CHARLESTON — Haley ‘missing in action,’ opponent says
Independent candidate for governor Tom Ervin released a new radio ad Wednesday shredding Gov. Nikki Haley as “missing in action” after having lunch with rock star Joan Jett at the Republican Governors Association meeting earlier this week in New York.
Haley was attending the RGA’s three-day spring gathering. At the same time, lawmakers in Columbia are debating ethics legislation.
Haley and her husband, Michael, had lunch with the sometimes leather-clad rocker Jett at the Waldorf Astoria Hotel, where the RGA meeting is taking place.
The 30-second Ervin ad – which is being run statewide, his campaign said – includes the lines: “This week the South Carolina General Assembly is debating ethics reform. And where is our governor? Gov. Haley is in New York having lunch at the Waldorf Astoria. And who with? Rock star Joan Jett. Haley promised us real ethics reform but instead of fighting for South Carolina, Gov. Haley is missing in action.”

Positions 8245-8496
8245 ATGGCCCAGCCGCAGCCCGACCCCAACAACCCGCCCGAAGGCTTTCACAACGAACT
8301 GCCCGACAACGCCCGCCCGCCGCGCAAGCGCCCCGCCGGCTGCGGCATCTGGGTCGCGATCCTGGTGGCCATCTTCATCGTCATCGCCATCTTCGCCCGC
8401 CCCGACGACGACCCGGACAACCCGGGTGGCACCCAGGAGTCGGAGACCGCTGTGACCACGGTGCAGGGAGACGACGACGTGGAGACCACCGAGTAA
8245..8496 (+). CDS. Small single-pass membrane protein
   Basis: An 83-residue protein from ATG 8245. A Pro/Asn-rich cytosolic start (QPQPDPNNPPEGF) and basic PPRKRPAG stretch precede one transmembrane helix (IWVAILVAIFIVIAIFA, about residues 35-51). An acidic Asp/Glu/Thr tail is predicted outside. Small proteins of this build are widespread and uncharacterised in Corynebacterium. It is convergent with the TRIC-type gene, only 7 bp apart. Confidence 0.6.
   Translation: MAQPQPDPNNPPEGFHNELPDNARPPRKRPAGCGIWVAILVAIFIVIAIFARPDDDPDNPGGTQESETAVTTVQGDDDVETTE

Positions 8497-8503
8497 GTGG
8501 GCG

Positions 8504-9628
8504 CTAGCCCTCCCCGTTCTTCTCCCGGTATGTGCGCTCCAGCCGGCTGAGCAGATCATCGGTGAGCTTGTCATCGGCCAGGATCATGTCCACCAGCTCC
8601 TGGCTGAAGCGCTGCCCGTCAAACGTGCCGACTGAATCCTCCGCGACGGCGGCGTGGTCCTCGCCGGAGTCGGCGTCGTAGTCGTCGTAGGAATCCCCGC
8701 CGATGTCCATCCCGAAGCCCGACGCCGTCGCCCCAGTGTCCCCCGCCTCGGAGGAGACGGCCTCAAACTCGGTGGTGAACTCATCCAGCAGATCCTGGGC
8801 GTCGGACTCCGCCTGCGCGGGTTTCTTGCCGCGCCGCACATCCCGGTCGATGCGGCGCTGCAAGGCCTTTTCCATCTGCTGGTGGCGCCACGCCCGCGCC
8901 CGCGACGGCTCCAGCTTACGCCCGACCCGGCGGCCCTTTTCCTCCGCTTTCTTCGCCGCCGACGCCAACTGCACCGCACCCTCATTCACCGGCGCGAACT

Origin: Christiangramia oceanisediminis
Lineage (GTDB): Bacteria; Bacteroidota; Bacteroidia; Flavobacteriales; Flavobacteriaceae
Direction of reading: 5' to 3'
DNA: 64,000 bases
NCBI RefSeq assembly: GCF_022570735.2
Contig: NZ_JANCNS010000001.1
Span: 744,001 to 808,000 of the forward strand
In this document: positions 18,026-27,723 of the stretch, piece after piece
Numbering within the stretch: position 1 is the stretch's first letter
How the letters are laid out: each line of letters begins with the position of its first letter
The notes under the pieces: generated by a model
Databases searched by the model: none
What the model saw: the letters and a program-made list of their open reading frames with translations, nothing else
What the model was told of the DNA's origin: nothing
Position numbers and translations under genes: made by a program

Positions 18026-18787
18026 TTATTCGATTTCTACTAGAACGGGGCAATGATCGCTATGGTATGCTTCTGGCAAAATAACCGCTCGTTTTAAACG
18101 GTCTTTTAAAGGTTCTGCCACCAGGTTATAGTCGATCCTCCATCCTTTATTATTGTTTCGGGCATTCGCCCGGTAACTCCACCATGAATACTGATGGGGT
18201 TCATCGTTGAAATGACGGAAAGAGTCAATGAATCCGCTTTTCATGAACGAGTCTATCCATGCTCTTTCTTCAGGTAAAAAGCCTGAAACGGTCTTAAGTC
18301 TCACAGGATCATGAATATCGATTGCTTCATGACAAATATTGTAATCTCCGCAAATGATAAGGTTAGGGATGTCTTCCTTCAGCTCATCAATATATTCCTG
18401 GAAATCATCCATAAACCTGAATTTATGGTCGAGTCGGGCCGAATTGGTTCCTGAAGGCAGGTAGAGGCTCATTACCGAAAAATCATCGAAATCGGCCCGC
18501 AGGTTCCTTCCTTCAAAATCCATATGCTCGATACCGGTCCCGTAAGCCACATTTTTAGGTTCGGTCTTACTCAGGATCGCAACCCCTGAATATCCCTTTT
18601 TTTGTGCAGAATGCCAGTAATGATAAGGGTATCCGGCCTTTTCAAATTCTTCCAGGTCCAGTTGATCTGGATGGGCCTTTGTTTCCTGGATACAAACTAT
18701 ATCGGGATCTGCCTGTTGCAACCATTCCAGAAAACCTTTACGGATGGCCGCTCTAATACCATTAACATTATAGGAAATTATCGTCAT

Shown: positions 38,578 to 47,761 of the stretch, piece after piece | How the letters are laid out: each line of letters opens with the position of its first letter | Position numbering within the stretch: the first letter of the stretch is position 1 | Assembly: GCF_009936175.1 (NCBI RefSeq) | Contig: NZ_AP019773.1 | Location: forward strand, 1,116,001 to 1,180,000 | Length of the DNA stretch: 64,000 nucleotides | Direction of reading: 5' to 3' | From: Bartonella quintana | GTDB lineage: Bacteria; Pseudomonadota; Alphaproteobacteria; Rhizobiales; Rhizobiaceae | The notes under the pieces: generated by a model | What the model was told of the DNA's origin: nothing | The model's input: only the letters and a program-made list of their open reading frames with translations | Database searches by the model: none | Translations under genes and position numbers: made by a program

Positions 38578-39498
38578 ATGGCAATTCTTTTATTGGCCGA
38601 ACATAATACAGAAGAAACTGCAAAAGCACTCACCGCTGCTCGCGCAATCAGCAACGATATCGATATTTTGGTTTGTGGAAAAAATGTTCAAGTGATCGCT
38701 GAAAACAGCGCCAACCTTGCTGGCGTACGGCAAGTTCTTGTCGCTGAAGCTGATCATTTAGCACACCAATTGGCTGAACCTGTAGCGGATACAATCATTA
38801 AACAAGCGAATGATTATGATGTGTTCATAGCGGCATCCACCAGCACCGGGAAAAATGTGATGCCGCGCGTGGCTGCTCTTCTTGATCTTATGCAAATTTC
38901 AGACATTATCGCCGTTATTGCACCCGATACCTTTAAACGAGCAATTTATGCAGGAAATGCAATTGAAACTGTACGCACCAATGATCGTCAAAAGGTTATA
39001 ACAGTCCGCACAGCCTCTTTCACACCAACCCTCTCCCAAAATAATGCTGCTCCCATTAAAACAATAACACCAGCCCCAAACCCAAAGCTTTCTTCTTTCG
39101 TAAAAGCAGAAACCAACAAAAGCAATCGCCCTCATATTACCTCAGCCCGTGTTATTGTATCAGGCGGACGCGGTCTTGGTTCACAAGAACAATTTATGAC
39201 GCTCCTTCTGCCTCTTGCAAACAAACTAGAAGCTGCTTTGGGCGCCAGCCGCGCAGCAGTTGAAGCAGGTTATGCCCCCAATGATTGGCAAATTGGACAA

Rob Godfrey, Haley’s campaign spokesman, downplayed the ad as a stunt. “It’s just silly politics. No one in our state has pushed harder, or is pushing harder, for ethics reform than Governor Haley,” he said.
House passes ethics reform bill
The S.C. House has passed the latest version of the ethics reform bill to create an independent investigatory commission.
Lawmakers voted 110-0 Wednesday to return to the state Senate legislation that seeks to create a commission to investigate allegations of wrongdoing by elected state officials.
The commission would be made up of 12 members appointed by the legislative, judicial and executive branches. Political donors and government officials would be barred from appointment.
The proposed commission would investigate complaints of ethical violations and leave punishment up to the respective disciplinary body for each branch and legislative chamber.
The bill proposes creating a committee to determine what violations would be criminal and require prosecution. A previously proposed commission was opposed by Gov. Nikki Haley for including legislators and judges. The Associated Press